Last month I had the great fortune to participate in a five day workshop at the George Eastman Museum in Rochester, NY. The workshops, run by the museum's Historic Process group, introduce participants to historic and so-called "alt-process" photography practices. ("Alt" essentially equals everything before digital.) The wonderful Mark Osterman and Nick Brandreth, themselves outstanding photographers, taught a group of seven of us -- a fun crew of photographers, art students, and a couple of academics like me. We learned how to print photographs using albumen and salt processes, the predominant ways that photos were printed on paper in the nineteenth century. Both are "printing-out processes," which means that you coat the paper with a light-sensitive silver solution, then expose a negative directly onto the paper -- which we did outside of the Eastman House, during a very sunny September week. Pleasant!
I originally decided to attend the workshop because I wanted to learn more about some of the 19th century processes I'm studying for my current book project. And it was hugely helpful for that. But I left also realizing that these process are rich, living art forms that can and do inform the work of photographers today. (For just one example of current work, including my teacher Mark Osterman's, check out this new exhibit at the Howard Greenberg gallery in New York.) Many of my colleagues in the workshop work with some of these processes already, or came because they wanted to add them to their repertoires. As for me, well, I hadn't set foot in any kind of darkroom since 1994, and while I've practiced photography for fun for more than twenty-five years, my skills are nothing much to speak of. Still, it was great to learn these old but new-to-me processes. I left the workshop inspired and excited to practice what I learned.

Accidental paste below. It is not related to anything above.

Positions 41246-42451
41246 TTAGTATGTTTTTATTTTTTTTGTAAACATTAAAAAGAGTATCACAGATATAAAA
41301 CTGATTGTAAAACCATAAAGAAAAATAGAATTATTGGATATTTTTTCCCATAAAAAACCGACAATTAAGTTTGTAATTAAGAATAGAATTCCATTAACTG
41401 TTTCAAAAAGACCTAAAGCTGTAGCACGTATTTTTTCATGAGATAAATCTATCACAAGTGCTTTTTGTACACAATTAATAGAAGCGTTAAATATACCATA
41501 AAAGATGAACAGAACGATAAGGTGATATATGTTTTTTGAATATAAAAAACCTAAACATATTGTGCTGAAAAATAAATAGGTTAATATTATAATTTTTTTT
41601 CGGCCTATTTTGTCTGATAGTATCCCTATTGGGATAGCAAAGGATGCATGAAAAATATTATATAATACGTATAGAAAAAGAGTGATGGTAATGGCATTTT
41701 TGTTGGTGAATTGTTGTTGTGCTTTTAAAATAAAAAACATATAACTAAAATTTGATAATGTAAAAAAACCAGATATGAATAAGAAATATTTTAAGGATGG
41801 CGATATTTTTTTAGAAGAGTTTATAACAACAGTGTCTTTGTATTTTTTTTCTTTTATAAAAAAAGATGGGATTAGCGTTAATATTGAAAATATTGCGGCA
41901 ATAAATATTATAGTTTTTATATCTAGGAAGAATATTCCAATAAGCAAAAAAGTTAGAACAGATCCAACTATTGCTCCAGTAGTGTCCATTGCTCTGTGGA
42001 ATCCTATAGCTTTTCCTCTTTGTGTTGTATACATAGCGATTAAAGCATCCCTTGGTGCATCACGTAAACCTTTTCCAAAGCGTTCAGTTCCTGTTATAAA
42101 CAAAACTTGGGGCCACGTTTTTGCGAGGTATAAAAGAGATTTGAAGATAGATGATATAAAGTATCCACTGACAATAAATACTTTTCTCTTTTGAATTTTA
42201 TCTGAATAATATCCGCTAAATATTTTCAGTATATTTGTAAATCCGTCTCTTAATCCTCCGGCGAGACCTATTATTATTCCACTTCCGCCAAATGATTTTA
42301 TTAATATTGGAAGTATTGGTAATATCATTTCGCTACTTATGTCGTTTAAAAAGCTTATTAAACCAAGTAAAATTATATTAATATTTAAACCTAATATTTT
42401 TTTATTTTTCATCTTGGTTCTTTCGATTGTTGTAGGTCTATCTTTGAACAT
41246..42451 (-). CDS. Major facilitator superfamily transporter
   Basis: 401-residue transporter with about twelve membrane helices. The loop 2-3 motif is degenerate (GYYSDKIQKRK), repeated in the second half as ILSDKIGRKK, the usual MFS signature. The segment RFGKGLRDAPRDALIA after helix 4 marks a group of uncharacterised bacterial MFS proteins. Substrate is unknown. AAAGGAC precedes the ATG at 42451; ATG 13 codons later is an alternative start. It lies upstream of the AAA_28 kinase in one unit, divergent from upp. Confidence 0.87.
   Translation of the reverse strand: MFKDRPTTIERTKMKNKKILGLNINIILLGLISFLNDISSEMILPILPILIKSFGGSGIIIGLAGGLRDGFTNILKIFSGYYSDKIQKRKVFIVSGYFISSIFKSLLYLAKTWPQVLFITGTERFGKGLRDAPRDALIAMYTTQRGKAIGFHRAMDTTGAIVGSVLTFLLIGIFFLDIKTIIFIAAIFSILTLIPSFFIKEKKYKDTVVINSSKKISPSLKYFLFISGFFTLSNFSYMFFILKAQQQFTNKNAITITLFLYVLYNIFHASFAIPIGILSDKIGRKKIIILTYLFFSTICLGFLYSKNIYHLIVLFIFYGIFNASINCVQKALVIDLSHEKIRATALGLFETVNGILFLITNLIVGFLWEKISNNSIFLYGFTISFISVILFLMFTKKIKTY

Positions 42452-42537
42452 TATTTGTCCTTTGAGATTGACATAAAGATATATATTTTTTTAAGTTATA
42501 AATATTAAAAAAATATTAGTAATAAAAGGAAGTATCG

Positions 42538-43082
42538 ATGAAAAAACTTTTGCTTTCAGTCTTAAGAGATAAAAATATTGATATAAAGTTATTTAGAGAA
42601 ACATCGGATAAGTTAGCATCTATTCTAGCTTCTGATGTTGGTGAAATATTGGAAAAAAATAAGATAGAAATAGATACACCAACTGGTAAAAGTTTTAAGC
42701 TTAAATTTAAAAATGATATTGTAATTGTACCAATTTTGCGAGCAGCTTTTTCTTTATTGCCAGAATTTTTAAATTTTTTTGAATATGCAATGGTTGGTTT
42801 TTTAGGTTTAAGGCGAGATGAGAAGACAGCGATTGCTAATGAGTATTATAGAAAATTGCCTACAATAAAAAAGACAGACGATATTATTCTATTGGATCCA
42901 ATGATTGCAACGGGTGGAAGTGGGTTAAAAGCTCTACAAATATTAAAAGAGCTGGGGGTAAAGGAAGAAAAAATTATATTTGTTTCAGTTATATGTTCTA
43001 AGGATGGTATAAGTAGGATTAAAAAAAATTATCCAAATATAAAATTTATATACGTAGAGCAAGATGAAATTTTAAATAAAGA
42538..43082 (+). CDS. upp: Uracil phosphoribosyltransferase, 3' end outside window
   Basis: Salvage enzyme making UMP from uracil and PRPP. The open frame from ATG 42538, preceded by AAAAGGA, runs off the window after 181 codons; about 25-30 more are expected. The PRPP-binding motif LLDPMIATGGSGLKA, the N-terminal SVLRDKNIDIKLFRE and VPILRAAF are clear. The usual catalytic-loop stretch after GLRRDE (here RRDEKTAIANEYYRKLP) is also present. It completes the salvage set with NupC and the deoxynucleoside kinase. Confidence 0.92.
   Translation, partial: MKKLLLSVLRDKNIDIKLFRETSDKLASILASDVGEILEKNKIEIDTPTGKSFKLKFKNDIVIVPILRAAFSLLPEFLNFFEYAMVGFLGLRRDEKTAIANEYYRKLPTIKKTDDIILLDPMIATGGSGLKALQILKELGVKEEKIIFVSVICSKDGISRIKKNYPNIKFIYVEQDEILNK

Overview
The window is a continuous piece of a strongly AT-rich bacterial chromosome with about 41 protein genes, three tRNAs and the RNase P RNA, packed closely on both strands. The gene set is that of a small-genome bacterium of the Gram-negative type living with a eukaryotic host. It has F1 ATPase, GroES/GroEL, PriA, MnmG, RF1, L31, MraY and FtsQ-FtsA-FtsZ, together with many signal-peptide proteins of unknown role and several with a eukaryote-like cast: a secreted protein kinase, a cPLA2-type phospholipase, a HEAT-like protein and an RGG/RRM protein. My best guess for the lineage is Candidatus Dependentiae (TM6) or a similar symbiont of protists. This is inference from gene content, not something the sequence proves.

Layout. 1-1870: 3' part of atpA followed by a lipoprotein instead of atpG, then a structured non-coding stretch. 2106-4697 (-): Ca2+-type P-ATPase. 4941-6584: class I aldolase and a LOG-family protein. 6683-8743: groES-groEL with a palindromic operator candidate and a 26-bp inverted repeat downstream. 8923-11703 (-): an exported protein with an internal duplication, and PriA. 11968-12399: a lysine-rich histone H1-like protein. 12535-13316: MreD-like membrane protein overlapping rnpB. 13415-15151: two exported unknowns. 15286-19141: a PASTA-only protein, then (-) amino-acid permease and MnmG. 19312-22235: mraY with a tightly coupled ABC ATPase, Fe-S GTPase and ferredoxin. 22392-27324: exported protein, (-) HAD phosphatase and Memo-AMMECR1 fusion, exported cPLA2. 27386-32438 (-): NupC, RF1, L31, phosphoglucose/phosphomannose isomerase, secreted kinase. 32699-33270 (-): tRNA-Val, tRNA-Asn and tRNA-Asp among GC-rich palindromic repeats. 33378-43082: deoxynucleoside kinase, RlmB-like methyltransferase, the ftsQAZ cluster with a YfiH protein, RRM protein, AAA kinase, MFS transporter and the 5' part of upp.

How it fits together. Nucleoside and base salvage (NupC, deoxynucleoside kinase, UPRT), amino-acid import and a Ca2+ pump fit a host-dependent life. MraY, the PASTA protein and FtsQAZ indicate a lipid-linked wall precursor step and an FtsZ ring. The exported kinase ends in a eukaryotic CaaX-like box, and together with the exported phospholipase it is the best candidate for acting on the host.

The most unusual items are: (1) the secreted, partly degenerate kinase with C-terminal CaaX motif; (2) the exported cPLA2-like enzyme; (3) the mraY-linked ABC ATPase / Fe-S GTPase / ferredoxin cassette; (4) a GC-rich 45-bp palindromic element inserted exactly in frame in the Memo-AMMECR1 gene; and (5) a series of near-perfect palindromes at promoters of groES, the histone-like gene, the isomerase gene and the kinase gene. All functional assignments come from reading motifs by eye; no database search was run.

Here is a slideshow of a few images from the week, along with brief descriptions of what you're seeing in each:
Research news, commentary on visual politics, and a few old blog posts given new life.